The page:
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Stephanie Comilang and Simon Speiser, Piña, Why is the Sky Blue?, production still, 2020.

Stephanie Comilang and Simon Speiser, Piña, Why is the Sky Blue?, production still, 2020.

Piña, Why is the Sky Blue?

Stephanie Comilang and Simon Speiser

This exhibition is now closed.
Exhibition dates: March 3 - July 30, 2023

Stephanie Comilang and Simon Speiser’s multi-media and virtual reality exhibition centres on an omniscient artificial intelligence named Piña, a fictitious digital repository that has gained consciousness through machine learning. Piña has acquired knowledge through extensive data uploads from Ecuadorian and Filipino knowledge-keepers. Through Piña, viewers meet real-world healers and activists including members of the Ciber Amazonas, a community of Indigenous organizers comprising journalists, writers and broadcasters who use radio and other forms of technology to build community and circulate cultural information. We also meet Alba Pavón, an Afro-Ecuadorian community leader who shares how a history of Black enslavement and displacement has shaped her knowledge of plant medicine. And Janet Dolera, a Filipino babaylan or spirit-medium who practices a form of massage called hilot, alongside other healing techniques. The spiritual and land-based knowledges of these women are stored, safe-guarded and transmitted for future generations through Piña. 

Piña derives its name from the Spanish word for pineapple, introduced to the Philippines from South America by Spanish colonists. In the Philippines, piña is a fibre produced from the leaves of the pineapple plant and used to weave very fine, lustrous cloth known as nipis. A series of digital drawings included in the exhibition are based on traditional Filipino and Ecuadorian weavings and are printed on piña cloth. These drawings also reference neural network patterns used in machine-learning and appear in the film as the image of the knowledge systems held within the AI repository.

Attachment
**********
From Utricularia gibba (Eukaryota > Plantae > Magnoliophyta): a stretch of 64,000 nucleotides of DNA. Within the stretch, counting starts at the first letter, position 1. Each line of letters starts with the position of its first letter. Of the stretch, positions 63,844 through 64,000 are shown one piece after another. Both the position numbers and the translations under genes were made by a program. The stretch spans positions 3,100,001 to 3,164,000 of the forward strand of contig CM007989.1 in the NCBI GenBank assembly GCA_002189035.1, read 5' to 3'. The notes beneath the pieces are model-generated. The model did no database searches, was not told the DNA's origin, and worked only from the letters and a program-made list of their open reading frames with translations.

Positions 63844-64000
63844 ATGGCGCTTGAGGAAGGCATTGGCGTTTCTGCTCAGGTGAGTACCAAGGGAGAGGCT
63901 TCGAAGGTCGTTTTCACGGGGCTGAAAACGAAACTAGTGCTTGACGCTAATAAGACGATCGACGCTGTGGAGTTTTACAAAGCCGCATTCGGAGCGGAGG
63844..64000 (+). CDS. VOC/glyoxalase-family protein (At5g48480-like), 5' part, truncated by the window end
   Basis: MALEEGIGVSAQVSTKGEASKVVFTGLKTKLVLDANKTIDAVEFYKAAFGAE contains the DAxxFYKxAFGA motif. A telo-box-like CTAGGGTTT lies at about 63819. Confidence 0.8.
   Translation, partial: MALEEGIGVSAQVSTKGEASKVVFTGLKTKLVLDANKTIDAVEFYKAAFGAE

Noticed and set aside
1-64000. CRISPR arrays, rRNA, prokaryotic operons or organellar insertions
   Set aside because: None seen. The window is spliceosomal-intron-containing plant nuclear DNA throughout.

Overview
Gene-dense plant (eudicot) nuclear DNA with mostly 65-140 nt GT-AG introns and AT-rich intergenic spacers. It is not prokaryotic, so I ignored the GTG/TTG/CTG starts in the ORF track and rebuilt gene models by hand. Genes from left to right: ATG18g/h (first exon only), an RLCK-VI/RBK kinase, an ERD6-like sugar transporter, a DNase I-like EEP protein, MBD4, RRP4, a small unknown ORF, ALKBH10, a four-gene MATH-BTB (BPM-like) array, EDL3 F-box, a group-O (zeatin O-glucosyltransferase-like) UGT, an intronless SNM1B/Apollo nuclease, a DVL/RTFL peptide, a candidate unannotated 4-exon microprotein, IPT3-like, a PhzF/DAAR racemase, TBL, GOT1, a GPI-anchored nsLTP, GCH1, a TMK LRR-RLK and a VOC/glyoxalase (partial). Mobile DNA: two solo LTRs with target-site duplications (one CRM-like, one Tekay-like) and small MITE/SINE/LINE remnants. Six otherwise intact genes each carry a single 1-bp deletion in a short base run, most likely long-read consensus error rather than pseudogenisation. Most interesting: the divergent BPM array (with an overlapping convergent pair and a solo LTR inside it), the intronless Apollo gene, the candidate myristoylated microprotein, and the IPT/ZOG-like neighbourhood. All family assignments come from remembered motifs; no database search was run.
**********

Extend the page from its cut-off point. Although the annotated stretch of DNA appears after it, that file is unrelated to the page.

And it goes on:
Ultimately, Piña is an allegory for the possibility of colonial resistance. It portends the capacity to re-narrate the violence of Spanish colonialism and to resist against ongoing narratives of cultural erasure. In this way, Piña is the sign of a hopeful de-colonial future. It is the sign of a benevolent and enduring matrilineal power.  

Piña, Why is the Sky Blue? was organized by Haema Sivanesan, Curator, Walter Phillips Gallery. It was previously presented at Gallery TPW (Toronto, ON), curated by Heather Canlas Rigg; the MacKenzie Art Gallery (Regina, SK), curated by John G. Hampton and Lillian O’Brien Davis; and at the Julia Stoschek Collection (Berlin, Germany), curated by Lisa Long. 

The exhibition is supported by the Canada Council for the Arts.




Stephanie Comilang

Stephanie Comilang is an artist living and working between Toronto and Berlin. Her documentary-based works create narratives that look at how our understandings of mobility, capital and labour on a global scale are shaped through various cultural and social factors. Her work has been shown at Tate Modern, Hamburger Bahnhof, Tai Kwun Hong Kong, International Film Festival Rotterdam, Julia Stoschek Collection, and Haus der Kunst. She was awarded the 2019 Sobey Art Award, Canada’s most prestigious art prize for artists 40 years and younger.

Simon Speiser

Simon Speiser is an artist who conjures fictional concepts that merge nature with technology. Placing a variety of media and disciplines in dialogue with one another—ranging from writing, sculpture, and printing to video and VR installations—Speiser’s work expands the possibilities between art and science fiction. He has exhibited at the Tate Modern London, Julia Stoschek Collection Berlin, Frankfurter Kunstverein, MMK Frankfurt, CAC Quito, Oracle Berlin, MMCA Seoul, among others.